Little sayings, proverbs, aphorisms, slogans — they’re a humble form of literature. The people who come up with them are often forgotten, yet they can stick around for thousands of years. Philosophers and poets of pagan society, prophets and kings of Jewish society, saints in Christendom, and businessmen and politicians in secular modern society — everybody tends to treasure and live by those few short words of wisdom that ring true. Sometimes they wake people up and change their lives, in a moment of satori-like realization or outright conversion. Sometimes they give people the courage of their convictions, to continue doing what needs done.
Sense Nonsense: Fundamental Propositions Not Too Good to Be True, Just Too Hard to Accept is an original collection of “propositions” by Francisco J. Garcia-Julve, a Spanish philosopher now living in the US. I got a review copy, so let’s take a look.
The book is full of both comments to live by, and questions to use in scrutinizing oneself and the ways of the world. Garcia-Julve’s take on things is determinedly contrarian, challenging you to ask if what he’s saying is a deliberate test, nonsense to get you thinking, or serious advice.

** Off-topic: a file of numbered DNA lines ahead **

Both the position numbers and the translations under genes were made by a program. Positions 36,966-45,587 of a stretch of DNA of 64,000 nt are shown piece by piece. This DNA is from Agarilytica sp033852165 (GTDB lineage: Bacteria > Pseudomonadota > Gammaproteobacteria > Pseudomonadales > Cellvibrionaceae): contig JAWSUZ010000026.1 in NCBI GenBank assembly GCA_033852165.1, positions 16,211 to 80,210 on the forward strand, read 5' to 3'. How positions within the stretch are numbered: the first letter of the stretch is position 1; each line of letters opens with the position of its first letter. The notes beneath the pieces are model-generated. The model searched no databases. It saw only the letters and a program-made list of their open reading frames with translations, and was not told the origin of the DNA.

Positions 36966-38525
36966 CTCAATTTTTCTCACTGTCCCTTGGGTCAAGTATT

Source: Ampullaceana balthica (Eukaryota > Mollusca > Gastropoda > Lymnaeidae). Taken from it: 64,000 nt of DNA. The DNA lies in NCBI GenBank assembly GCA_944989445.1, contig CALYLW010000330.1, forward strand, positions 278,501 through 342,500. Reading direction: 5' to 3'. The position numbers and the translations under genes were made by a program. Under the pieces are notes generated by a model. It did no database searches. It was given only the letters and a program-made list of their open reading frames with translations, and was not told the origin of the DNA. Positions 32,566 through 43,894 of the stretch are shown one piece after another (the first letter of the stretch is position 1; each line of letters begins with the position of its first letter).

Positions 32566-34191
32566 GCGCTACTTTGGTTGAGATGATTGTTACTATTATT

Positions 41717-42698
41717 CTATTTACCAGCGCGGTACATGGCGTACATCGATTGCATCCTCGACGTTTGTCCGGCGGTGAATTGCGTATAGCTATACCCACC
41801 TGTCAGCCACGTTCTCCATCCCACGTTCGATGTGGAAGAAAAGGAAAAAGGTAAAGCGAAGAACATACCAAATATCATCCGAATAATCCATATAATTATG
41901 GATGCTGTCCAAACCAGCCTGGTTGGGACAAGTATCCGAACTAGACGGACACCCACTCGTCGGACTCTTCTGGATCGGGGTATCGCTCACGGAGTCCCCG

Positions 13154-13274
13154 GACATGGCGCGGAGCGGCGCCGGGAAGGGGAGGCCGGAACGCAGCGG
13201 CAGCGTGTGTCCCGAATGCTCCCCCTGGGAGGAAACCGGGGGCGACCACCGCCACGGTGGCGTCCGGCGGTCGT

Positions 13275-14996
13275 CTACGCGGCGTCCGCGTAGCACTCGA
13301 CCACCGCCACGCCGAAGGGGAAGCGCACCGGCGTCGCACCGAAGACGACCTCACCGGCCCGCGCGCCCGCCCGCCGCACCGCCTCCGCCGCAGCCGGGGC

There are also a good many aphorisms relating to God, and what attitudes we should take toward Him. They are even more challenging, because their obvious good sense makes you wonder why you aren’t doing it.
This is not a book to read straight through, although I suppose you could. This is more the kind of book suited to daily reading and thinking about a few of the sayings at a time, or only one.
We’re living in a time in which many people have a vested interest in keeping us from thinking much. If you want to resist marketing, discern truth, or chart your own path through life, you have to learn to think straight. This book can help.